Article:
“In short, the seasons you are familiar with, by the calendar, are “astronomical,” and the seasons that your meteorologist chats about on the evening news are “meteorological.” So to them, spring begins March 1st!”

~From the online Farmer’s Almanac

It’s the longest night of the year in the Northern Hemisphere, but here in Boston the sunset has already inched back up to 4:14PM, three minutes later than its earliest on December 8th. In astronomical measurement, this is also the first day of winter. I’ve always found it encouraging that every day of winter is longer than the day before. The cold and snow, icy salty streets, too-packed Boston parking has just begun, but the descent into darkness has ended. The return to light has already begun.

I also find it encouraging that to meteorologists winter started on December 1st, and will end on March 1st. March isn’t so far away. I can make it. We can make it. You are not alone, and this will not last forever.

If you have a candle, light it at sunset tonight, and acknowledge the longest night of the year. If you don’t have a candle, maybe just stand near the window and nod a greeting to the night. If you want, you can use these words:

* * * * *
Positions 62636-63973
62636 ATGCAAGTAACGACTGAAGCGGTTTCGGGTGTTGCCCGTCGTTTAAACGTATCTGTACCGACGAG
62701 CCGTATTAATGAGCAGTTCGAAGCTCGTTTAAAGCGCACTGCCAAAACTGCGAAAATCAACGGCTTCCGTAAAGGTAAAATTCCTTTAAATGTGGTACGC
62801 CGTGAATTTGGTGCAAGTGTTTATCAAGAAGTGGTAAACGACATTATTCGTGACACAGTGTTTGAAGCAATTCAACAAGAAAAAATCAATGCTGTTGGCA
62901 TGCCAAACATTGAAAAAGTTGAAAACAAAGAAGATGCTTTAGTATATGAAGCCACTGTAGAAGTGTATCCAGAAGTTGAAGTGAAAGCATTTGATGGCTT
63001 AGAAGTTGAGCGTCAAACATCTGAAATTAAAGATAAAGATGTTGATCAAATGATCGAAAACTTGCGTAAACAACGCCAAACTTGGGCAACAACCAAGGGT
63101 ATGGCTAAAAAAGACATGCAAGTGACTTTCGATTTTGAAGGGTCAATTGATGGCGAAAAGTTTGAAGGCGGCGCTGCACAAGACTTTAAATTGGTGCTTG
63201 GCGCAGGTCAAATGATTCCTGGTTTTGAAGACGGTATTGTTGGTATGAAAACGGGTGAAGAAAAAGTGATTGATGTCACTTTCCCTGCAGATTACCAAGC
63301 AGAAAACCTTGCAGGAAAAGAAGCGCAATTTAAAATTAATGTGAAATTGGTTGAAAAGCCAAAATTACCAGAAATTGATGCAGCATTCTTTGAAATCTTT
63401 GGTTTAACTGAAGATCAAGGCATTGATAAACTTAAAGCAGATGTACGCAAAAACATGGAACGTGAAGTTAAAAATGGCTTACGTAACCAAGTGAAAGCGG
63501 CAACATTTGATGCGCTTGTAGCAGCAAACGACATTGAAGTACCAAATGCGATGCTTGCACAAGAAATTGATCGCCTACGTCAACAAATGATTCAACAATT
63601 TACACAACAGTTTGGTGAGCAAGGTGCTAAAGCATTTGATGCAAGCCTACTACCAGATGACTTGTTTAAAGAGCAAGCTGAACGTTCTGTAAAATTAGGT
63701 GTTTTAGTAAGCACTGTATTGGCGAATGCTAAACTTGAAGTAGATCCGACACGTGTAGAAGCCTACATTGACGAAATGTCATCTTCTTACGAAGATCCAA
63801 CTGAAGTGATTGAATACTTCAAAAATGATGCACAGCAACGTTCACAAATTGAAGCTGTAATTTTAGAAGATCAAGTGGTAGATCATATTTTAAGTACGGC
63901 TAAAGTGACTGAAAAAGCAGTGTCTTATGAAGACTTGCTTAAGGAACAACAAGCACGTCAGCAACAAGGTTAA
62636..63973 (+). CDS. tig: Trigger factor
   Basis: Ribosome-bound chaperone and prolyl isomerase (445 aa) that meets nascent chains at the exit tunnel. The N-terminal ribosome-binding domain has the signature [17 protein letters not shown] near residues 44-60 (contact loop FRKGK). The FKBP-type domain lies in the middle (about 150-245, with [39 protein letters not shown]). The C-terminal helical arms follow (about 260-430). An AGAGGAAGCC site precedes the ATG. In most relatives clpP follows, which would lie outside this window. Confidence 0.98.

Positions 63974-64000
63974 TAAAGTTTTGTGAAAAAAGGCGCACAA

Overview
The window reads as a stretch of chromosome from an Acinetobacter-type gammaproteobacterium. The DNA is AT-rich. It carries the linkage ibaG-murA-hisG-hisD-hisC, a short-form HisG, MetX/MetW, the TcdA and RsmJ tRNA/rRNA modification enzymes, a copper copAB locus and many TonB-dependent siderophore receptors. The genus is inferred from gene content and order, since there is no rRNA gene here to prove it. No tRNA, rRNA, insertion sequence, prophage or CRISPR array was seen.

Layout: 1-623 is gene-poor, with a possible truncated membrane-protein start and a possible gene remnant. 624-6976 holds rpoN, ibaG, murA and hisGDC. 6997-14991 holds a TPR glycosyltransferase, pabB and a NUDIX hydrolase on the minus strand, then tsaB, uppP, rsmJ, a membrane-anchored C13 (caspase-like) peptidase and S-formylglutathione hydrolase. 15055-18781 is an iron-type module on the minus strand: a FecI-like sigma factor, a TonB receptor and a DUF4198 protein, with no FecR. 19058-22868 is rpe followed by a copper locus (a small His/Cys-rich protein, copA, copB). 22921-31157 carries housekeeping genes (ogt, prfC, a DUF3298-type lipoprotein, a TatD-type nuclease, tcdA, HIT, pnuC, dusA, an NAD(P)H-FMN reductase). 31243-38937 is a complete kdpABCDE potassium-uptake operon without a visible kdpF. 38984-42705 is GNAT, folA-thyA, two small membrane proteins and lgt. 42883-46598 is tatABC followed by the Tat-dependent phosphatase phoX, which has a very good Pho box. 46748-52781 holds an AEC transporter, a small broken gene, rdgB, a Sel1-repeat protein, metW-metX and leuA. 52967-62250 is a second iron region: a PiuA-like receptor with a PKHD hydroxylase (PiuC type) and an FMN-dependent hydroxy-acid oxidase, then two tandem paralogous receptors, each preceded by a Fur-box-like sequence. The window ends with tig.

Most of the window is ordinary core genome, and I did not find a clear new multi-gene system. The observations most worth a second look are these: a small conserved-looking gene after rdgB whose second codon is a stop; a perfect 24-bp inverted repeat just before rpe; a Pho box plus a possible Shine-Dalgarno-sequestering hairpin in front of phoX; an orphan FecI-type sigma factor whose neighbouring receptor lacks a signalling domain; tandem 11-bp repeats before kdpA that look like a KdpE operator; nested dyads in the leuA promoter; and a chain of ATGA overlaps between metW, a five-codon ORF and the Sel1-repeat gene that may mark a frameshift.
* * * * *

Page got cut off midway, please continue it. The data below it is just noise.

Welcome, darkness, and the coming cold.
Welcome, lamplight, candlelight, and firelight
Welcome, long, dark evenings and late dawns
Welcome, slower pace and slower energy
Welcome to every feeling in my heart, my spirit, and my body
whether pleasant, painful, or complicated
I make room for you
I make room for myself
In gentleness
And in hope

See you back here on January 9th, when the sunset has inched its way back to 4:30PM in Boston.


Further resources and reading
If you want to look up the sunset times for your own town, this is the site that I use.
This is the online Farmer’s Almanac — I’ll let you judge for yourself how accurate its predictions are!
If you are a Christian or appreciate liturgy, you might like Phyllis Tickle’s Prayers for Autumn and Wintertime.
I write more about both the winter and depression in my book, The Long Night: Readings and Stories to Help You through Depression.